India is the most ethnically diverse nation on earth, with over 2,500 people groups, 22 official languages, and thousands of castes. It hosts most of the world’s Hindus and Muslims. The country traditionally maintains free speech and religious freedom, but these are being tested by Hindu nationalism; this mainly targets Muslims, but Christians also face discrimination, persecution and anti-conversion laws. Pray that India’s proud traditions of tolerance and freedom will continue and strengthen. Its churches have sent 100,000 people across India to communicate the gospel, start churches, and relieve suffering and injustice: resulting in tens of thousands of new congregations. Pray that this amazing missionary movement will transform India through Christ. However, this week the most urgent prayer need is for the millions displaced by floods in the north and 25 days of heatwave in densely-populated Delhi, where vast numbers are falling ill from heatstroke. Some have little access to clean water.
250 deaths have been reported across the Pacific northwest. Unprecedented numbers have died in Canada from unbearable heat that has smashed temperature records. Vancouver police responded to over 130 sudden deaths. Casualties were mostly elderly or those with health conditions a contributing factor. British Columbia broke temperature records 3 days in a row (49.6C or 121.3F). A spontaneous wildfire forced the village of Lytton to evacuate on 1 July, a day after it recorded the country's highest-ever temperature. The fire spread through the village of 250 people in just 15 minutes. The USA also has record highs; fatalities will rise as some areas have yet to collate the numbers. Pray for those without air conditioning and the families of heatstroke victims. Pray for fire brigades working to prevent wildfires and for communities to help each other to stay cool. May relatives and neighbours recognise danger signs and ensure the vulnerable stay in the shade, wear a hat, and other things they may need reminding of.
Delhi has 47.6oC temperatures and Churu in Rajasthan recorded 50oC in north India’s heatwave, which will last a few more days. The region also struggles with rising Covid-19 infections and swarms of locusts ravaging their crops. The temperatures are the highest India has seen in decades. Indian heatwaves in recent years have caused a number of deaths; there are no data yet on the impact of the current weather. Thousands of migrants are walking the highways after fleeing pandemic-ridden cities to try to return to their villages. Many have little food or water and will be among the most exposed to the sun and heat. In addition to that, the heatwave has affected efforts to combat the swarms of locusts. 100+ workers are using vehicle-mounted sprayers, pesticides and drones in the searing heat.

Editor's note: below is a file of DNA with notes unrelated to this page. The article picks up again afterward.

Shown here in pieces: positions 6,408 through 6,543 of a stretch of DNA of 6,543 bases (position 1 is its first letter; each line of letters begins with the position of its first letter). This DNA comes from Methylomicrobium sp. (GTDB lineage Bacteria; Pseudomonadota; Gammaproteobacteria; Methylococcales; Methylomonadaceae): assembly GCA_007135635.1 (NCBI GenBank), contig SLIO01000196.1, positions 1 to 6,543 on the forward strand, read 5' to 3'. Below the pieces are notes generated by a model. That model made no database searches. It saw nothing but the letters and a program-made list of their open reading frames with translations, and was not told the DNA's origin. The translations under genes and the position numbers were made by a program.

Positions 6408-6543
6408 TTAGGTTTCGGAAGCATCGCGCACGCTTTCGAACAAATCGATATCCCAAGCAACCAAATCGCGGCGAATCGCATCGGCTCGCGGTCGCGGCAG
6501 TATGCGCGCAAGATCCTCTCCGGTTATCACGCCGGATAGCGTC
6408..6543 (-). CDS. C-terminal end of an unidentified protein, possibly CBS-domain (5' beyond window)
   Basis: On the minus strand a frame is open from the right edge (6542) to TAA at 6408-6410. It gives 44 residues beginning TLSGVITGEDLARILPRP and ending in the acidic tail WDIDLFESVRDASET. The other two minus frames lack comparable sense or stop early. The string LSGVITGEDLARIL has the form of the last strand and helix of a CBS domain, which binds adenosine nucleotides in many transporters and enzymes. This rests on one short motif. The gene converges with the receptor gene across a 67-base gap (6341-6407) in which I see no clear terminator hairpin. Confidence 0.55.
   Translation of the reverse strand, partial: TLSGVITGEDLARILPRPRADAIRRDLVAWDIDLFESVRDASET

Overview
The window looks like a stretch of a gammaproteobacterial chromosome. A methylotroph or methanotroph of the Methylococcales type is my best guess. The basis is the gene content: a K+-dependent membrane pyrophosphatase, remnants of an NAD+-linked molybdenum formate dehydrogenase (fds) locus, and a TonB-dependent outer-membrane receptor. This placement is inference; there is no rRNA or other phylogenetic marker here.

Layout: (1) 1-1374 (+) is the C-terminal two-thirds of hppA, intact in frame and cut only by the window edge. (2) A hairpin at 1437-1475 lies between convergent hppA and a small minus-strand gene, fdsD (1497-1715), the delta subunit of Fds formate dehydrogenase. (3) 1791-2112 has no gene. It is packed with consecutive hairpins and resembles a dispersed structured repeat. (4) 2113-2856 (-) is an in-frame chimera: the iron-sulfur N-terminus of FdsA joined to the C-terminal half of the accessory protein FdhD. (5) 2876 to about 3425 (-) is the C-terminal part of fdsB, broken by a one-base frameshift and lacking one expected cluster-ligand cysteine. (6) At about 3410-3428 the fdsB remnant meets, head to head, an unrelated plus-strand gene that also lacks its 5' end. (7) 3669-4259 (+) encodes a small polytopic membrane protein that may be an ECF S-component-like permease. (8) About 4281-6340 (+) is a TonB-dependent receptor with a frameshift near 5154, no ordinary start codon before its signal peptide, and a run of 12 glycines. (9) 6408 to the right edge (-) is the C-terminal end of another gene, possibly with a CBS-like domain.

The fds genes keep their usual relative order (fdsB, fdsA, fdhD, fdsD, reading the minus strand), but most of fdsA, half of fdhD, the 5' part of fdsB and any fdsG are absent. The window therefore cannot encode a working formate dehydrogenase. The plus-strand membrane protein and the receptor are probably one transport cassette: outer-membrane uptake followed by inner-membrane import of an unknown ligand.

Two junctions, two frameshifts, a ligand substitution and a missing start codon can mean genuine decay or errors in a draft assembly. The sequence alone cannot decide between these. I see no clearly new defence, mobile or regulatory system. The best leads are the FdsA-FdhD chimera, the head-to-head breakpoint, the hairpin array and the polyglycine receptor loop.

On 27 June, amid a Europe-wide heatwave, a forest fire in Catalonia raged out of control, despite the efforts of hundreds of firefighters working through the night. It broke out on 26 June, and had destroyed over 10,000 acres by the next morning. Already thirty people have been evacuated from farmhouses, and the regional government warned that it could eventually devour 50,000 acres. It may have been caused by manure in a farm generating enough heat to explode and produce sparks. Much of Europe is gripped in a record-breaking heatwave that could send thermometers above 40 C (104 F).
The fire on Saddleworth Moor is out, but the fire service told the public to stay safe on the moorlands, especially as schools are closing. Between 15 and 19 July there have been many fires on grasslands, including one near Epping Forest where forty fire engines attended a blaze which stretched across 247 acres. The London fire commissioner said, ‘This weekend we dealt with the largest grass fire in our history, as well as a range of other serious fires. The ground is extremely dry, and grassland and parks will act like a tinderbox when exposed to the smallest of sparks. We are asking people not to drop cigarettes or matches on dry ground or out of car windows; don’t have barbecues on dry grass or parks and don’t leave glass bottles out as they can concentrate the sun’s rays and start a blaze. Grass fires spread like lightning. If you see grass smouldering, call 999 immediately.’